- December is on pace to surpass April as the deadliest month of Covid-19 in the United States.
- Slightly more than halfway into December, the month's death toll is already at 70% of April's count.
- If the country reports an average of more than 1,300 daily deaths for the rest of the month, December will surpass the April total.
December is on pace become deadliest month of the Covid-19 pandemic in the United States, surpassing April when more than 60,738 Americans lost their lives to the coronavirus.
Hospitals across the U.S. are becoming overwhelmed and people are dying in record numbers once again — even as U.S. and state officials rush to get lifesaving vaccine doses across the nation. December is already the second-deadliest month of the pandemic in the U.S. with more than 42,500 Covid-19 deaths as of Thursday and with two weeks left to the month, according to data compiled by Johns Hopkins University.
At the early height of the pandemic in April, hospitals in the New York City region were overwhelmed by Covid patients and doctors had little knowledge of how to treat them. The country also wasn't testing as many people for the virus in April, so the death toll for that month could be higher than original data shows, epidemiologists caution.
The U.S. is currently reporting an average of more than 2,600 deaths per day over the last week, putting the country on track to hit more than 80,000 Covid-19 fatalities this month if the current pace keeps up.
Even the heroic attempts to inoculate some 20 million Americans this month won't be enough to stave off the wave of deaths epidemiologists see coming after the holidays. Both Pfizer and Moderna's vaccines require two shots and they take several months to fully kick in. Once they do, however, both vaccines are highly effective, providing more than 94% protection against getting the virus.
"We do have an incredible scientific achievement that healthcare workers across the country are benefiting from," Dr. Leana Wen, the former Baltimore health commissioner, said in a phone interview. "At the same time, we're also seeing unprecedented numbers of people getting ill, hospitalized and dying."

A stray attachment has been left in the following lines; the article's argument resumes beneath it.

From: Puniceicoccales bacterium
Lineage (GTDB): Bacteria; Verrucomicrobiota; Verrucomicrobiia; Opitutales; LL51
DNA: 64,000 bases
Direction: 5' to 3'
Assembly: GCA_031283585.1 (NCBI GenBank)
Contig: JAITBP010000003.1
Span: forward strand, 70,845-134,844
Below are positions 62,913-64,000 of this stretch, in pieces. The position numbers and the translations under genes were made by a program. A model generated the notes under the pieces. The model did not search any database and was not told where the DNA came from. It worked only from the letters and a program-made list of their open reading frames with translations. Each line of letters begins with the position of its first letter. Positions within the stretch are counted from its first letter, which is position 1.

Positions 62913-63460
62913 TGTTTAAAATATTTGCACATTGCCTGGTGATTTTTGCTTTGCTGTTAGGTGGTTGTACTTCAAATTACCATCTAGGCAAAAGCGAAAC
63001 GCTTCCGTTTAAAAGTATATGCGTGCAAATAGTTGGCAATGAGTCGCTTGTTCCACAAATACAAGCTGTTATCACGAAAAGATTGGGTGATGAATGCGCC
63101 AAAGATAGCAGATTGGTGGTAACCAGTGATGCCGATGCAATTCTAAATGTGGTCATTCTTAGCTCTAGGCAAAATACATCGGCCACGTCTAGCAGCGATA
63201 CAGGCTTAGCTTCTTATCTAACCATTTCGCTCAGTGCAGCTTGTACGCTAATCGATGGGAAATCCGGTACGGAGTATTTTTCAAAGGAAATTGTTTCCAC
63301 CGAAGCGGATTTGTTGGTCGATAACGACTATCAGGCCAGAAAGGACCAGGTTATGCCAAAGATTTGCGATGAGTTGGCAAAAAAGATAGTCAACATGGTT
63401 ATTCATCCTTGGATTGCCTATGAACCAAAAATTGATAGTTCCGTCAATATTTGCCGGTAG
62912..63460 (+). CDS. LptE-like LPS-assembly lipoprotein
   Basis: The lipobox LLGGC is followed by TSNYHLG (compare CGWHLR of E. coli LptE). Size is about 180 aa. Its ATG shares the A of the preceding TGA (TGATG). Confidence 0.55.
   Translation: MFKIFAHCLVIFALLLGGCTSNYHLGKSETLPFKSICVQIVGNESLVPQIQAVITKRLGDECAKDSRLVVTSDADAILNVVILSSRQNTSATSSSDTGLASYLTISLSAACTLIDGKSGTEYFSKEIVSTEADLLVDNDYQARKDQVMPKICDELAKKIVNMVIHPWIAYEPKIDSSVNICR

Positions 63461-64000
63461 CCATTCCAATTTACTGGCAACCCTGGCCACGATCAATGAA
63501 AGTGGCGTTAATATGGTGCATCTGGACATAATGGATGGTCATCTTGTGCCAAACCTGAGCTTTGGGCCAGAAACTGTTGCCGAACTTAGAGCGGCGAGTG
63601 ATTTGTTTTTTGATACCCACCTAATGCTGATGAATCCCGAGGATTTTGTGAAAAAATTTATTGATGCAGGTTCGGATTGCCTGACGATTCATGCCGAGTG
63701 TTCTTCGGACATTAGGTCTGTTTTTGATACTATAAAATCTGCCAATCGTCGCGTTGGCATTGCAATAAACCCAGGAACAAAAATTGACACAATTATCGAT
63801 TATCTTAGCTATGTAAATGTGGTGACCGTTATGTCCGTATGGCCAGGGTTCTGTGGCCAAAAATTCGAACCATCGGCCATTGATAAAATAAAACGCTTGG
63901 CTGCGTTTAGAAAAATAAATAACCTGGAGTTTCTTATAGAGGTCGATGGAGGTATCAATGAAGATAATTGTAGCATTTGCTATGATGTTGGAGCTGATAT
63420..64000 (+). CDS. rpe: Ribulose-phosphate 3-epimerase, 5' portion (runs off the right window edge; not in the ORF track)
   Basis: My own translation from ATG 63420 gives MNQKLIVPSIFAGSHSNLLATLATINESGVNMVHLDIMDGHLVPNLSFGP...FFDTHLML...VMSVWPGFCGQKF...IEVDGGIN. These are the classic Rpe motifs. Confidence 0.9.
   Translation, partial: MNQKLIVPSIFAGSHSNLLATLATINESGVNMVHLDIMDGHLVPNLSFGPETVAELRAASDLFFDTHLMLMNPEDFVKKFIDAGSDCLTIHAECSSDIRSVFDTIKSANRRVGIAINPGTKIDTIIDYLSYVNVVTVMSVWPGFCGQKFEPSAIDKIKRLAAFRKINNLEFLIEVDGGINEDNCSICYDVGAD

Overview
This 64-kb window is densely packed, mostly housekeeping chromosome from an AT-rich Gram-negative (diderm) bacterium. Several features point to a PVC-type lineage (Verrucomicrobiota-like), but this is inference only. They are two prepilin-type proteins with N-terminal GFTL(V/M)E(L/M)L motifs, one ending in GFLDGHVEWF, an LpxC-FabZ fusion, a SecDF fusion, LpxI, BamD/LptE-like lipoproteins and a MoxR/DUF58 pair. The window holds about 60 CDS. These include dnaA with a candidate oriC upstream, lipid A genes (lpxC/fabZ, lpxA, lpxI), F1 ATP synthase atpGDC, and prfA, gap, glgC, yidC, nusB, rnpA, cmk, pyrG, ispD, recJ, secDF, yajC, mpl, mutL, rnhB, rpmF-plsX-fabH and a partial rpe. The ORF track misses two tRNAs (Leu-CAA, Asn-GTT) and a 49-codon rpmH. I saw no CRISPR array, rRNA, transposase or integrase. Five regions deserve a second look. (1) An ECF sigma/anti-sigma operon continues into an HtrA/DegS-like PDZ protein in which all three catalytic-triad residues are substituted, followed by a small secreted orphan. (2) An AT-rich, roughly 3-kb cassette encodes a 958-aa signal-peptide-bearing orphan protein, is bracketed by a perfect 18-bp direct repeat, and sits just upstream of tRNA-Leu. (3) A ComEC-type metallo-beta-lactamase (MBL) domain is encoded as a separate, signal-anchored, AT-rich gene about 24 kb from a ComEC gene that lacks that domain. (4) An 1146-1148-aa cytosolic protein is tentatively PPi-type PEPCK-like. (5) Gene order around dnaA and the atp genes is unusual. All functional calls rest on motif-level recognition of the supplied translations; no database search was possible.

The country reported more than 233,200 new infections Thursday, according to Hopkins data, and more than 3,200 deaths. Many hospitals across the country are running out of available intensive-care units, standard beds and staff to handle the surge in patients, data published by the Department of Health and Human Services shows.
Large states like Texas, Illinois, Pennsylvania, and California have each reported nearly 3,000 deaths or more this month, driving a significant portion of the national total. But many smaller states have been hit disproportionately hard by the virus, with the Dakotas, Iowa, New Mexico and Kansas topping the list when adjusting for population.
Despite some signs of daily new cases slowing in the Midwest, new case counts are still increasing nationwide, hitting a fresh peak of nearly 217,000 average cases per day as of Thursday.
"Basically, what we're seeing now is the worst case scenario of what we predicted several months ago. This is the deadly winter that we thought could be the case if people did not take the actions necessary to protect themselves and their loved ones," said Wen, an emergency physician and public health professor at George Washington University.
Some state and local officials are implementing new restrictions to curb the spread of the virus and protect hospitals from being overwhelmed. California Gov. Gavin Newsom has issued orders that trigger restrictions when regions of the state reach a certain level of intensive-care occupancy. Several regions have triggered new stay-at-home orders.
And New York City Mayor Bill de Blasio in recent days has called for more restrictions, saying that "all forms of restrictions have to be on the table." He has floated the idea of imposing severe measures after Christmas, while Gov. Andrew Cuomo said lockdowns could be coming to New York City in January, if current trends hold.
As officials weigh new restrictions, the Centers for Disease Control and Prevention has called on Americans not to travel for Christmas and to limit all nonessential travel more generally.
"I'm extremely concerned about Christmas," Wen said. "There is such a high level of virus across the country and I just hope that people will keep in mind the end is not far away. We just need to get through this holiday and through this winter."
CNBC's Nate Rattner contributed to this report.
Source: Read Full Article